No radiation spike at Fukushima despite steam: TEPCO

No radiation spike at Fukushima despite steam: TEPCO
An aerial view shows the No.3 reactor building at Tokyo Electric Power Co. (TEPCO)'s tsunami-crippled Fukushima Daiichi nuclear power plant in Fukushima Prefecture, in this photo taken by Kyodo July 18, 2013.

TOKYO - The operator of Japan's Fukushima nuclear plant insisted Thursday there was no sign of spiking radiation at the crippled facility, after steam was found in a reactor building.

Tokyo Electric Power Co (TEPCO) said it believed rainwater sitting on the reactor was the source of the vapour, which did not contain an abnormally high level of radiation.

TEPCO also insisted that monitoring equipment indicated no change to the status of the plant or to the amount of toxic materials it is releasing.

But the case served as a reminder about the continuing precariousness at the facility more than two years after it was wrecked by a tsunami that sent the plant into meltdown.

Direct access to the reactor is incredibly difficult because radiation levels make it unsafe for people to go near.

However, a worker watching a camera feed of the site spotted the steam in the building housing Reactor 3.

The roof of the building was blown off in a hydrogen explosion in the days after the March 2011 meltdowns, which were sparked when cooling systems were flooded with seawater after a huge undersea quake and tsunami.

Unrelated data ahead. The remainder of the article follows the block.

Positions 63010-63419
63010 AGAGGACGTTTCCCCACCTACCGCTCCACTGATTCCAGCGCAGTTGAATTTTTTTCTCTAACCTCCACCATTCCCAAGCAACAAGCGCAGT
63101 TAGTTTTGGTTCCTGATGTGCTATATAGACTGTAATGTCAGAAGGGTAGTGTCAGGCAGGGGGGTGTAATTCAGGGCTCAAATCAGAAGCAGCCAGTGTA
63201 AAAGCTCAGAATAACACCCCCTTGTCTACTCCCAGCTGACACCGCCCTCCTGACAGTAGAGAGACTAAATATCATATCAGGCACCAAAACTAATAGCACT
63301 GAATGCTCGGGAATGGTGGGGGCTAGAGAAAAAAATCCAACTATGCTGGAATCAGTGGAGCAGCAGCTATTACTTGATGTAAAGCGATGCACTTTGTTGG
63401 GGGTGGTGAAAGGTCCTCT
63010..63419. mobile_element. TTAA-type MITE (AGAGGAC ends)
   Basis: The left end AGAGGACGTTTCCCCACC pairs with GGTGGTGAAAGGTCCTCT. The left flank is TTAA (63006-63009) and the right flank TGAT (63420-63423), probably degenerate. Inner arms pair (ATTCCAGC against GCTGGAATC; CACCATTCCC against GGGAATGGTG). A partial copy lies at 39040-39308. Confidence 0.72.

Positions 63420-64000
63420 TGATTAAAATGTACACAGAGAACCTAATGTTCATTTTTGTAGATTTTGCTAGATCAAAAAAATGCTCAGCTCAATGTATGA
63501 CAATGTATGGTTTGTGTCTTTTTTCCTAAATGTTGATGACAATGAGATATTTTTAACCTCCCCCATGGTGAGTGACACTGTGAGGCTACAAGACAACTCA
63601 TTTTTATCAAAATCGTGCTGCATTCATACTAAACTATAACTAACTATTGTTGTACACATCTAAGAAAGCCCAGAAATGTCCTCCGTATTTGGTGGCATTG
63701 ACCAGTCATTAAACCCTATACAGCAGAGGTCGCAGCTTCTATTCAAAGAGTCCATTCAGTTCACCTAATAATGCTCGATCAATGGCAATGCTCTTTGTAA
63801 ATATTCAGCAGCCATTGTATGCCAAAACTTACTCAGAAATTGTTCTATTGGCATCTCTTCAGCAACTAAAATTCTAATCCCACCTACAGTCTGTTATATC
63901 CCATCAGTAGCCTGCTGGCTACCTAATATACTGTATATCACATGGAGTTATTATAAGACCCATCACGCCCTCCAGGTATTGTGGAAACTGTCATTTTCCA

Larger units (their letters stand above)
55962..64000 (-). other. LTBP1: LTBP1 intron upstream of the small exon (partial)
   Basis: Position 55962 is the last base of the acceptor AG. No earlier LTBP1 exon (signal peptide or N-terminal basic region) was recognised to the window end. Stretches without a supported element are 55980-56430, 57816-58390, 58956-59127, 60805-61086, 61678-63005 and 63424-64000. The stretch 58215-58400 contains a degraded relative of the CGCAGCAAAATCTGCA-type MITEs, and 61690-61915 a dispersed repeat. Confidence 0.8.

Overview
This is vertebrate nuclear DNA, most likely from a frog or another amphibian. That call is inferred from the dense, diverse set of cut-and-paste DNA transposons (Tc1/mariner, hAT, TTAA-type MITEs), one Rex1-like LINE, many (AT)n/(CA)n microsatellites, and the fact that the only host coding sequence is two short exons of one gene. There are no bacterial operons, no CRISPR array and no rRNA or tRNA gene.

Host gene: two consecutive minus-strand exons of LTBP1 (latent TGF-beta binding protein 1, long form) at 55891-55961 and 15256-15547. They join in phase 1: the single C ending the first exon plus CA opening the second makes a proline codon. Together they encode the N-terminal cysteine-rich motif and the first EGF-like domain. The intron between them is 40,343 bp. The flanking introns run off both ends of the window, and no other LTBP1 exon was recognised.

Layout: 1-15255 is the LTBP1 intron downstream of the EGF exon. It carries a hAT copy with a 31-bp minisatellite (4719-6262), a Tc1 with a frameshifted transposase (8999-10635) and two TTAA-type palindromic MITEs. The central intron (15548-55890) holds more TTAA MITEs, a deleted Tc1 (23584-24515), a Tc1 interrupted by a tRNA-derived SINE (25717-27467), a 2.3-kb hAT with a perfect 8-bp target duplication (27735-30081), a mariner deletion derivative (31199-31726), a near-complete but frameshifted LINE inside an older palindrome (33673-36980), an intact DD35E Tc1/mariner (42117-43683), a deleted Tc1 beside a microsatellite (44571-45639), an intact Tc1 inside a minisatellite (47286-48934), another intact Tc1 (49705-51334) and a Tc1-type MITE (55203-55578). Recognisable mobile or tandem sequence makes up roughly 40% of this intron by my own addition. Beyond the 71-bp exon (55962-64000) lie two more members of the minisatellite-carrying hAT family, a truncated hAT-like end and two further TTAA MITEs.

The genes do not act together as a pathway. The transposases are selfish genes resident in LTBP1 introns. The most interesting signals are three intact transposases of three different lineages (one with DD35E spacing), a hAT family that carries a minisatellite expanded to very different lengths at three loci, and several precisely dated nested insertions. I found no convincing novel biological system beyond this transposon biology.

Steam was also sighted at least once in July last year, TEPCO spokesman Masayuki Ono told reporters, but added the information was not made public and the vapour disappeared in a short time.

TEPCO has faced repeated criticism for playing down problems or not being open about the difficulties it is facing at Fukushima.

Relatively cool, rainy weather might have prompted the steam seen Thursday, Ono said.

"We believe it is highly likely that rainwater caused the steam," he said.

Neither the temperature of the reactor nor readings at radiation monitoring posts had risen in the hours after the steam was first seen, and the reactor remained subcritical. Criticality is the term used for reactors in which there is a self-sustaining nuclear chain reaction.

Purchase this article for republication.



Your daily good stuff - AsiaOne stories delivered straight to your inbox
By signing up, you agree to our Privacy policy and Terms and Conditions.